Publication Date: 1/18/2010 9:06:43 PM
Most programmers who have been around a few years can tell you horror stories about a software project they worked on. The stories are varied, but most of them involve an “unreasonable” customer who kept changing their minds, and the project suffered from lots of rework and frustration, or perhaps didn’t even get finished. (Even I have a story like that.)
Which is why programmers are often surprised to learn that I don’t charge by the hour. They’ll ask, “Aren’t you worried that the customer will change their mind repeatedly and you’ll lose money?”
Most customers aren’t as dysfunctional as the stories imply. In my experience clients want their projects to go well, and they trust me to help them achieve their objectives. They aren’t trying to get me to do something for nothing.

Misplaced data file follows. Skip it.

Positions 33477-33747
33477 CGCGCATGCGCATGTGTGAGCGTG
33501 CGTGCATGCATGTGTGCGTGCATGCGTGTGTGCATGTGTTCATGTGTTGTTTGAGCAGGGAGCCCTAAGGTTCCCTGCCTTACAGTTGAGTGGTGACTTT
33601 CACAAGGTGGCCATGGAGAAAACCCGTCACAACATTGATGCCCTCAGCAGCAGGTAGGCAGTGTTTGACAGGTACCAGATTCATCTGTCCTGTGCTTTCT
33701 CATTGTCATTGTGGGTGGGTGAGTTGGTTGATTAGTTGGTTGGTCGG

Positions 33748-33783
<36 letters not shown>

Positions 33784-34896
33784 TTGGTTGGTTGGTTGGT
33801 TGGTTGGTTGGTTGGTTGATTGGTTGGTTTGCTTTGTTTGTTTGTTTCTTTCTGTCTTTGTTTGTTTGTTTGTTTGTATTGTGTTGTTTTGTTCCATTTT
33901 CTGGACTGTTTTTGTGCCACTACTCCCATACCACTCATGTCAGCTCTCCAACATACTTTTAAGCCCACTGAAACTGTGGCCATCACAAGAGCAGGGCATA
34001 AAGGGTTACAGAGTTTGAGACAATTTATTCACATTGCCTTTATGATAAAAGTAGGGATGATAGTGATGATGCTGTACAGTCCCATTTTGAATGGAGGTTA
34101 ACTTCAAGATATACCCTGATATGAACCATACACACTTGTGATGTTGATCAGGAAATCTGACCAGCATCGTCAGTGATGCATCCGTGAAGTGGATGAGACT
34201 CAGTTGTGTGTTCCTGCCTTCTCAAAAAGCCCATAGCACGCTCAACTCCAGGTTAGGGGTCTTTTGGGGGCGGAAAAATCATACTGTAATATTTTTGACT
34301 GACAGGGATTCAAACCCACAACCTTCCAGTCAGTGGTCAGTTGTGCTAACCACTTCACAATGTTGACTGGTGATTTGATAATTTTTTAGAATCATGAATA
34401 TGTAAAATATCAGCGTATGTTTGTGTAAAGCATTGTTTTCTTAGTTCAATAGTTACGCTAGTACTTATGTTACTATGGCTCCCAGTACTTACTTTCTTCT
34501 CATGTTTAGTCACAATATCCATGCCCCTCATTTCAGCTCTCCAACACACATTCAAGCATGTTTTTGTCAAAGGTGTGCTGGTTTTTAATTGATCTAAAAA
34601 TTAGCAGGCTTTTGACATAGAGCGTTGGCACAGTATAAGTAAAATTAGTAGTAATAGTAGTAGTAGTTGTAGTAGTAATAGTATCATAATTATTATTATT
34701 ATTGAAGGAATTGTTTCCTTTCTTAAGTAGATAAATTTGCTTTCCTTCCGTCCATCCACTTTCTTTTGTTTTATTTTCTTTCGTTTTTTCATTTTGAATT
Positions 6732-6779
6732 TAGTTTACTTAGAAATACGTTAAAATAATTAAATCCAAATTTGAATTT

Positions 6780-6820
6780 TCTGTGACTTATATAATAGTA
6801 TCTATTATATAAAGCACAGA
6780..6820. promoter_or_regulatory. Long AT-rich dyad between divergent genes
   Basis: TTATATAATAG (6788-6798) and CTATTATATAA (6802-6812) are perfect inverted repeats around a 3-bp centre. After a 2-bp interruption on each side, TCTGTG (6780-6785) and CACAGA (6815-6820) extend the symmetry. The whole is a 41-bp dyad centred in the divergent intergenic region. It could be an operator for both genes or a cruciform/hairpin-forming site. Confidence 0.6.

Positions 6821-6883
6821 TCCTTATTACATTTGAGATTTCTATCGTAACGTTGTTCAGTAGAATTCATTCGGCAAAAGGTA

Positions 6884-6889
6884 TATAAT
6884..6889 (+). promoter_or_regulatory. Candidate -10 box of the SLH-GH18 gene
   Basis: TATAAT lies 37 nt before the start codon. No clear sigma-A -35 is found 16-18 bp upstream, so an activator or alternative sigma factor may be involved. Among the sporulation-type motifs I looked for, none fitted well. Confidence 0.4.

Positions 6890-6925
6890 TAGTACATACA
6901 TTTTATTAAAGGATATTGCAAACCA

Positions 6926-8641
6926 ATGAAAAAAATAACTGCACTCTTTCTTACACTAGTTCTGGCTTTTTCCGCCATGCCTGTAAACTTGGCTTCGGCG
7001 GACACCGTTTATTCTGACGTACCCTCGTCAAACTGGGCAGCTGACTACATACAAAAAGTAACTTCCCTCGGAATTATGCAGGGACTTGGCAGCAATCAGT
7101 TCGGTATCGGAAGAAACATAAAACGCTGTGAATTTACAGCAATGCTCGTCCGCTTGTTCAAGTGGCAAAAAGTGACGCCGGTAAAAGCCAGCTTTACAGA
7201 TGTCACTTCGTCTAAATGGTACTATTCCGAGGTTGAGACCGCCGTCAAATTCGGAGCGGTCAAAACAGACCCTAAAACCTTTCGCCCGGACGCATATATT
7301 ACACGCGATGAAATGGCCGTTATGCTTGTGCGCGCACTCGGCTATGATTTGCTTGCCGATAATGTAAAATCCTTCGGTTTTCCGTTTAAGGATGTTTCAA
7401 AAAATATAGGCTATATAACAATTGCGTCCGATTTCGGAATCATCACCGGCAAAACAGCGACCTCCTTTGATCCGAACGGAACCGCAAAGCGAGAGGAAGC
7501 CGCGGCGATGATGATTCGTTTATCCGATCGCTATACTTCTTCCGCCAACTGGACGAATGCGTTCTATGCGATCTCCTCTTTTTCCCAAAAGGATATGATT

But more importantly, charging by the hour changes the relationship with the customer – and not for the better. It forces them to trust the programmer without the programmer haven’t to show them the same courtesy. Now the customer must trust that hours are being reported accurately. They must trust that the programmer isn’t goldbricking. And it tells the customer that the programmer doesn’t care about results – only time.
Is it no wonder that the client relationships can deteriorate under these circumstances?
Your URL (optional):
Type the code shown
Top 5 Programmers to Avoid
What everyone should know about bugs
How to tell if an estimate sucks
The Secret to Building a Crappy User Interface
The Problem with Selecting the Lowest Bidder
5 Ways to Control Software Development Costs
Avonelle has been a pleasure to work with. Working with someone that you know will always deliver is tremendous.
Mark McNamee @ Renewal by Andersen
Copyright © 2013 Avonelle Lovhaug. All Rights Reserved.
Sitefinity ASP.NET CMS